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Mornings in Spring: Or, Retrospections, Biographical, Critical ..., Volume 2
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adds appears approach arms Arthur bard beautiful beneath British called castle character chief church Clifford close cloth countess court Craven dark daughter death deep earl earl of Cumberland enter eyes fame fate father feeling friends give given gold hall hand happy head heart heaven Hengist Henry hero Hole honour immediately Inogen interesting Irish Item kind king knight lady latter length less light lines lived looks lord manner March meet mentioned mind morning nature never noble object original Ossian period person picture pleasure poem poet present received relates remains remarked says scarcely scene shillings side silver sisters Skipton song soon soul speak spirit spring suffer sweet tender thou thought tion voice whilst whole wild youth
Page 84 - And through the chink in the fractured floor Look down, and see a griesly sight ; A vault where the bodies are buried upright ! There, face by face, and hand by hand, The Claphams and Mauleverers stand...
Page 316 - Or man, or woman. Yet I argue not Against Heaven's hand or will, nor bate a jot Of heart or hope, but still bear up and steer Right onward.
Page 302 - I have been bullied by an usurper ; I have been neglected by a court ; but I will not be dictated to by a subject : your man shan't stand. " ANNE Dorset, Pembroke and Montgomery.
Page 311 - There it was that I found and visited the famous Galileo, grown old, a prisoner to the Inquisition for thinking in astronomy otherwise than the Franciscan and Dominican licensers thought.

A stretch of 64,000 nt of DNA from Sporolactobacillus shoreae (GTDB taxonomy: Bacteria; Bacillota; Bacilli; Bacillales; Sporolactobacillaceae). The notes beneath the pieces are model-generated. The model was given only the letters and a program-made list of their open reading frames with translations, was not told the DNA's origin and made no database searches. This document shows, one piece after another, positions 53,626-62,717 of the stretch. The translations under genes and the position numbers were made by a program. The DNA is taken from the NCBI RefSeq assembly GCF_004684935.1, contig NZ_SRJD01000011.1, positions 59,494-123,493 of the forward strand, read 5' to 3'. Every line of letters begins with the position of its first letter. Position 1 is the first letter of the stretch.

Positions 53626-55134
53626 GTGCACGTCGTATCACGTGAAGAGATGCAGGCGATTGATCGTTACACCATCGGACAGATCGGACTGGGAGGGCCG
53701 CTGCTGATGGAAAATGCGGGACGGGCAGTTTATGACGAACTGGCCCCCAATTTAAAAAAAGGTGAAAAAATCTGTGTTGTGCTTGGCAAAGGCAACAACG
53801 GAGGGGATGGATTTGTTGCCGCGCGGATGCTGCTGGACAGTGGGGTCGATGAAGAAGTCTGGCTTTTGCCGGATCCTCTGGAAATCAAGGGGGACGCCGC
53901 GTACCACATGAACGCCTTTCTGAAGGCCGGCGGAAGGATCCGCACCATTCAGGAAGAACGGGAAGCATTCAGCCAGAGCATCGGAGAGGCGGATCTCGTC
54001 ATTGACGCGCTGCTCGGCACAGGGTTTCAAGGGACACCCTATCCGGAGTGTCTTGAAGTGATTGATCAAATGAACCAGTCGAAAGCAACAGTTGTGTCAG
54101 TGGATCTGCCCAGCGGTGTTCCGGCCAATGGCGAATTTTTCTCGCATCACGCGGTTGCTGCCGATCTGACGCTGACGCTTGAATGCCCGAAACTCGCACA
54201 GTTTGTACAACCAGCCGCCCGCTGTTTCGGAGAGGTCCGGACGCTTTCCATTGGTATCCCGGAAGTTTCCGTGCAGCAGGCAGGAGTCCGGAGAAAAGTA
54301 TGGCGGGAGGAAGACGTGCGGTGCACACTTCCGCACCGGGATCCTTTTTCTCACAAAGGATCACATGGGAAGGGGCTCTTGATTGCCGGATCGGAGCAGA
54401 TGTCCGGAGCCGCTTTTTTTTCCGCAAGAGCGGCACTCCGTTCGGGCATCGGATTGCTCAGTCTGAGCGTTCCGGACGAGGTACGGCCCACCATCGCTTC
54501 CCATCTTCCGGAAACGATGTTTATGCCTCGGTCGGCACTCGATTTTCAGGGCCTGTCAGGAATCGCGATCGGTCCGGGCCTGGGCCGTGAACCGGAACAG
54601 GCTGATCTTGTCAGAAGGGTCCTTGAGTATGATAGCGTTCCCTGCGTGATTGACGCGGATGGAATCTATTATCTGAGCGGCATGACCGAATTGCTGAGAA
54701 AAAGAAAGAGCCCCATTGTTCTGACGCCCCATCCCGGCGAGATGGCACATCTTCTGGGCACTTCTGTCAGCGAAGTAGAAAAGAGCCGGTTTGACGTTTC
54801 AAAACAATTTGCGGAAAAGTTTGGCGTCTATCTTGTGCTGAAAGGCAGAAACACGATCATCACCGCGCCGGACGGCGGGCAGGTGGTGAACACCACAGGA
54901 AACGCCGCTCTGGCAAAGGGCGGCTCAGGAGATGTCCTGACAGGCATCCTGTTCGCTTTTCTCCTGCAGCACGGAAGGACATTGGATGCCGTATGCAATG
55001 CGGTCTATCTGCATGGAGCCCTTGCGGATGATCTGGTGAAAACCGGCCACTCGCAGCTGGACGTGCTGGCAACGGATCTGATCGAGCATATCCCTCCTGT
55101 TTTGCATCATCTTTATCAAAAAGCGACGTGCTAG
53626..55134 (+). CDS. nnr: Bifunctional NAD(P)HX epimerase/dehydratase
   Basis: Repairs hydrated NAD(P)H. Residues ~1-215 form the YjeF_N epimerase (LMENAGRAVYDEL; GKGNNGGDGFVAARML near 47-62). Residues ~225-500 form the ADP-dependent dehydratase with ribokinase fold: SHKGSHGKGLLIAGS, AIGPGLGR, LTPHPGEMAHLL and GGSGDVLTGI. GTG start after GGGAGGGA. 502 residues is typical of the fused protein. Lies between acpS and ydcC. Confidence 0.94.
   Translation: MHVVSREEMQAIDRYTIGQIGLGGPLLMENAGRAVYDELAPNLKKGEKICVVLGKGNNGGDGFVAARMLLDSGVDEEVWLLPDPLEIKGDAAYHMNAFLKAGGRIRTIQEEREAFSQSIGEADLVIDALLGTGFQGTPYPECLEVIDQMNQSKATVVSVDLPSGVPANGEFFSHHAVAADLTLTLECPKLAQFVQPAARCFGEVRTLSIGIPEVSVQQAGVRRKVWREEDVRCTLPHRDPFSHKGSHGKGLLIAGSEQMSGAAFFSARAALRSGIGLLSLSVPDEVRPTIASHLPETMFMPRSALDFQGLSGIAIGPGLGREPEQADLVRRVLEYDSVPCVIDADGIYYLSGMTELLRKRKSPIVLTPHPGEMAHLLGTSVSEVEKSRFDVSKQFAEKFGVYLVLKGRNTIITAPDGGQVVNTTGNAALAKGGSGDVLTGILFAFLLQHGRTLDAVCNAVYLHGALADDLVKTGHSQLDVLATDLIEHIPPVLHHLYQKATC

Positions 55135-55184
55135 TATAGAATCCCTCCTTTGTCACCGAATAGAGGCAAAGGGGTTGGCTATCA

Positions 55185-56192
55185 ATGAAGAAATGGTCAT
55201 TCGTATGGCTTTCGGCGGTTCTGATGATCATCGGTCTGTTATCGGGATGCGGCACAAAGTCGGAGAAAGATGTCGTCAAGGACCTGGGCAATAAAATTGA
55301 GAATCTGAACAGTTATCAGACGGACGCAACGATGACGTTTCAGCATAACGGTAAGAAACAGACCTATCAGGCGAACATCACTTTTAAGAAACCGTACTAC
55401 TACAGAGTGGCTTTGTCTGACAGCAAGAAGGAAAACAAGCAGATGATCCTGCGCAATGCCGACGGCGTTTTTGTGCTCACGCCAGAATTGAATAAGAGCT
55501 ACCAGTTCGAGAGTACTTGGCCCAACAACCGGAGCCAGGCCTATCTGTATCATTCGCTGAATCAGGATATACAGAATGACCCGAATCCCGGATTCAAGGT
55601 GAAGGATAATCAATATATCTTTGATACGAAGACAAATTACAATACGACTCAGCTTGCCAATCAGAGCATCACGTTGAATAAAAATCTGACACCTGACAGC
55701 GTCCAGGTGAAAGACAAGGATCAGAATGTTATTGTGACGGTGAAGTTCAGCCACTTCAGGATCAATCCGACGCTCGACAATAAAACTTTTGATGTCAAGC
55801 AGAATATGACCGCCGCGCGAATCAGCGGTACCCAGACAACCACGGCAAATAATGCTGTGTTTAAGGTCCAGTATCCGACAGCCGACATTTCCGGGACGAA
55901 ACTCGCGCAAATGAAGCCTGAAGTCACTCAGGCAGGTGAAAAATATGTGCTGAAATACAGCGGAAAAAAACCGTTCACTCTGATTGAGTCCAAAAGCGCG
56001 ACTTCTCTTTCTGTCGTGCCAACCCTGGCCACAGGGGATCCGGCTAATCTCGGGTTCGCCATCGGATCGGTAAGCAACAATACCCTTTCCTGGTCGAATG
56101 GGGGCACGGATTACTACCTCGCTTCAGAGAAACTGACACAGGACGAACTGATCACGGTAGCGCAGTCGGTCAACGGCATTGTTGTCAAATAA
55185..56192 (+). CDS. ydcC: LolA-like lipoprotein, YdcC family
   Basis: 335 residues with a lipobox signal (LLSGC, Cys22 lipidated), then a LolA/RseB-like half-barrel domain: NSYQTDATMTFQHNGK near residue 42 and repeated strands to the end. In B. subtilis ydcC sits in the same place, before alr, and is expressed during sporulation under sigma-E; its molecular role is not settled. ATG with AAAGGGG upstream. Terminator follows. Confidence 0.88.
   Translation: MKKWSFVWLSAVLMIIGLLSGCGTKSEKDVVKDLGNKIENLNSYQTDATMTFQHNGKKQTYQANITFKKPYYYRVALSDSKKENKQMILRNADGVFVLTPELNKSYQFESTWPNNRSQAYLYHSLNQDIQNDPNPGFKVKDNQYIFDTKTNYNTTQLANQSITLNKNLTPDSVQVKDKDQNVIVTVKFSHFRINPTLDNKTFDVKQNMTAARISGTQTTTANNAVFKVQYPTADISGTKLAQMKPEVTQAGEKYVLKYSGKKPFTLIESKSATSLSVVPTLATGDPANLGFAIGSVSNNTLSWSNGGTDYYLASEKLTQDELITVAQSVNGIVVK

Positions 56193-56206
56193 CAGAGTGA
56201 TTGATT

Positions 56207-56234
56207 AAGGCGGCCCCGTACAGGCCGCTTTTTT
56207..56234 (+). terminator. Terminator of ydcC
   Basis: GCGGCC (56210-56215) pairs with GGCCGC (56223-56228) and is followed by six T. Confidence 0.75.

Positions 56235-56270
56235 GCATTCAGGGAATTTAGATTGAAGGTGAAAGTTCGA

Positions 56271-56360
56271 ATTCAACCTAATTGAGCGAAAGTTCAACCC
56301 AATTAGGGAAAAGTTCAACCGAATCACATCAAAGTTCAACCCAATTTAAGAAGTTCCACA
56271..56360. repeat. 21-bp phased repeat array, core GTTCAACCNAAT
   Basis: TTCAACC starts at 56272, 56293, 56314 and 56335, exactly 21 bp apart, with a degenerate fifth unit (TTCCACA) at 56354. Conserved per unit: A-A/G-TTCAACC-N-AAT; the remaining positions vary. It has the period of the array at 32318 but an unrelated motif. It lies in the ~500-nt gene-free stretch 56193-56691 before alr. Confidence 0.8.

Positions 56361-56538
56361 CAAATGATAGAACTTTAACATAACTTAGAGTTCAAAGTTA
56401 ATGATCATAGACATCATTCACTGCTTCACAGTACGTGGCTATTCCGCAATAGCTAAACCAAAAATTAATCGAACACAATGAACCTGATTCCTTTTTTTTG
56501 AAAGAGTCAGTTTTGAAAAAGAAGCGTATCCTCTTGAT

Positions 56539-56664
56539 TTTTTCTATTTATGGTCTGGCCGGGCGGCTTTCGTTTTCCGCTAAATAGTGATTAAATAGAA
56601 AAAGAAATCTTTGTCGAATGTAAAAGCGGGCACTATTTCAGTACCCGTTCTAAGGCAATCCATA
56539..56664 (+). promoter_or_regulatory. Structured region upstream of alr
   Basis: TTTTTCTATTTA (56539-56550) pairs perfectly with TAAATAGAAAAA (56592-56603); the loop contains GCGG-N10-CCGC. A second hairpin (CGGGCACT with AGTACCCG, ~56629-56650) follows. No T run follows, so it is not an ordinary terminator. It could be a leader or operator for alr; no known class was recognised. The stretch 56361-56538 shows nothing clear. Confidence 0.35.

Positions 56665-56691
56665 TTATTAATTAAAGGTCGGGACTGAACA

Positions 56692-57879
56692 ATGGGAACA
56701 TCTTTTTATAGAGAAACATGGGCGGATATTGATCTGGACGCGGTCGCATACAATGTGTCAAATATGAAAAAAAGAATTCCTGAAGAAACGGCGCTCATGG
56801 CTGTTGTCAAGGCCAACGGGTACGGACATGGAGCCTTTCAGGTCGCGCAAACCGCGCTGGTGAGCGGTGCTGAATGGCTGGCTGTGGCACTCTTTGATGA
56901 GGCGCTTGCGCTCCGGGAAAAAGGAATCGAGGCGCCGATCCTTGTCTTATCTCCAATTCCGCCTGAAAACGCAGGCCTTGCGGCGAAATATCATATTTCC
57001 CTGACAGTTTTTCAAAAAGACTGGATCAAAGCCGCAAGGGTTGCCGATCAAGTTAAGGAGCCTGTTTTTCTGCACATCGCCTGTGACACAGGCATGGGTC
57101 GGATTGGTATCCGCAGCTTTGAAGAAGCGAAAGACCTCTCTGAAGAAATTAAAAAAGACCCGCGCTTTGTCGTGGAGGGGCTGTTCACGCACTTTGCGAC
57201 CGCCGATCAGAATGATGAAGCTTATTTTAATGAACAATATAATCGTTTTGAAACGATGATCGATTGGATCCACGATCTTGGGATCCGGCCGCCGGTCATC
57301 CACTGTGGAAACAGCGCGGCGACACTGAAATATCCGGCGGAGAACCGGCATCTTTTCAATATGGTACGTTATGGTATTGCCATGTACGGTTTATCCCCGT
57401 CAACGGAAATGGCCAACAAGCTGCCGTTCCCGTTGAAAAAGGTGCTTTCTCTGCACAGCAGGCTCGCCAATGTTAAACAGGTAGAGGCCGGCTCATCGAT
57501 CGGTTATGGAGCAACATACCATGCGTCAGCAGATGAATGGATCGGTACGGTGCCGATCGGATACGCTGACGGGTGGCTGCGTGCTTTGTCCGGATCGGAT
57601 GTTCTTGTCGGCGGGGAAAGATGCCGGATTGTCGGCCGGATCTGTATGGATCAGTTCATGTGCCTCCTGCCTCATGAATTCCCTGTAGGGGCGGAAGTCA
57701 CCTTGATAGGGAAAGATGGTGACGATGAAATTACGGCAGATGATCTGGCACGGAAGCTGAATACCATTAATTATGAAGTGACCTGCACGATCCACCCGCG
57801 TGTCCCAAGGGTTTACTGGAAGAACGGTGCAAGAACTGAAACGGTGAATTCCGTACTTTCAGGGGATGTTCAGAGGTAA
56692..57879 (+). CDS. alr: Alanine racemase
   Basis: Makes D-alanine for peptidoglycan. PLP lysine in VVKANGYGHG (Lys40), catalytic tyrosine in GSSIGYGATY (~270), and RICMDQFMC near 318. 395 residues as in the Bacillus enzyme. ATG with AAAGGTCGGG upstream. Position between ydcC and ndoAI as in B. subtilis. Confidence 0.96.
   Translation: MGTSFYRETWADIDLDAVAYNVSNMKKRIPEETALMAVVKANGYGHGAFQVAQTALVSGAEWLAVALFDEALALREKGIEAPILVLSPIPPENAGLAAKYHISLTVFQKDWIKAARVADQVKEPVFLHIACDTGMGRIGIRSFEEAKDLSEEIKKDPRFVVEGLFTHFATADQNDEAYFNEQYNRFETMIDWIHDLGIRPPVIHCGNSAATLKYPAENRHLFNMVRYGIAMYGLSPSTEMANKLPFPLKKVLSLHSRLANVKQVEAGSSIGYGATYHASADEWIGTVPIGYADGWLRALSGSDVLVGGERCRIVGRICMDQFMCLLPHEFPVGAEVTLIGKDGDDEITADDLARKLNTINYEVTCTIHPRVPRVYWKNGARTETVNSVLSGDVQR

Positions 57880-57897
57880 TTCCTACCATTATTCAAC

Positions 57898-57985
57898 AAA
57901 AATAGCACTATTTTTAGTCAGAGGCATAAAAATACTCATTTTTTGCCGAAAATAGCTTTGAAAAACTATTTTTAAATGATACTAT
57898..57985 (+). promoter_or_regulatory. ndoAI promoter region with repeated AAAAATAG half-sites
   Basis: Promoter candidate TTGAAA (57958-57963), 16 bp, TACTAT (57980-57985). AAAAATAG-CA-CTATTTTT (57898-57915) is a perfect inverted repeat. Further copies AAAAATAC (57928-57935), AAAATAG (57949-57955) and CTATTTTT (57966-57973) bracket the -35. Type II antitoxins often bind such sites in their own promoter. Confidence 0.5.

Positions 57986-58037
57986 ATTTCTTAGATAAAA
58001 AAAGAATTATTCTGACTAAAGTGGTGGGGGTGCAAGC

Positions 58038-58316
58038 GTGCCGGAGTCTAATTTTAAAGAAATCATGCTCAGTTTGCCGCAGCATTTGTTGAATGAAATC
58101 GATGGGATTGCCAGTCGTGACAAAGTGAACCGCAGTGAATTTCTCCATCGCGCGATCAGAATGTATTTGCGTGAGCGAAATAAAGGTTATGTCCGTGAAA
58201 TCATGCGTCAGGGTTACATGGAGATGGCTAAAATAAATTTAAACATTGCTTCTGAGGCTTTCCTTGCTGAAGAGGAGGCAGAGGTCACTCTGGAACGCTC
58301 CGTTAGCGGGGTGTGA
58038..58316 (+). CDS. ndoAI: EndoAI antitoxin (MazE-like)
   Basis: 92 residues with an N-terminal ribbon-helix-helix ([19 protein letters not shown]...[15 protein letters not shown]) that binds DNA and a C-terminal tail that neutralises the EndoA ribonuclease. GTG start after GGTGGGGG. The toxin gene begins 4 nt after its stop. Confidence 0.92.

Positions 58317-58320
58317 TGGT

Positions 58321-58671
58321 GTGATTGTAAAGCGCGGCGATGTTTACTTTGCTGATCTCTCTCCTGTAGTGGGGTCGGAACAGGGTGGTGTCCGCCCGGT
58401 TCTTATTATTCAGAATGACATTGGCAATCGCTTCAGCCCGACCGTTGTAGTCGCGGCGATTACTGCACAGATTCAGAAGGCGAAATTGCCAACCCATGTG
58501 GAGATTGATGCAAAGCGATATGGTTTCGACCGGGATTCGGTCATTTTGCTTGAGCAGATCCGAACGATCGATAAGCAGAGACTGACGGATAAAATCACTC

Page 317 - A cloudy spot. Down thither prone in flight He speeds, and through the vast ethereal sky Sails between worlds and worlds, with steady wing, Now on the polar...
Page 78 - The History and Antiquities of the Deanery of Craven, ' stands upon a beautiful curvature of the Wharf, on a level sufficiently elevated to protect it from inundations, and low enough for every purpose of picturesque effect.
Page 30 - It is the practice of the young men of Dumfries to meet in the streets during the hours of remission from labour, and by these means I had an opportunity of witnessing the general solicitude of all ranks and of all ages. His differences with them on...
Page 290 - This pillar was erected in the year 1656, by Ann Counteas Dowager of Pembroke, &c. for a memorial of her last parting, in this place, with her good and pious mother...
Page 25 - My son! my son! may kinder stars Upon thy fortune shine; And may those pleasures gild thy reign, That ne'er wad blink on mine! God keep thee frae thy mother's faes, Or turn their hearts to thee: And where thou meet'st thy mother's friend, Remember him for me!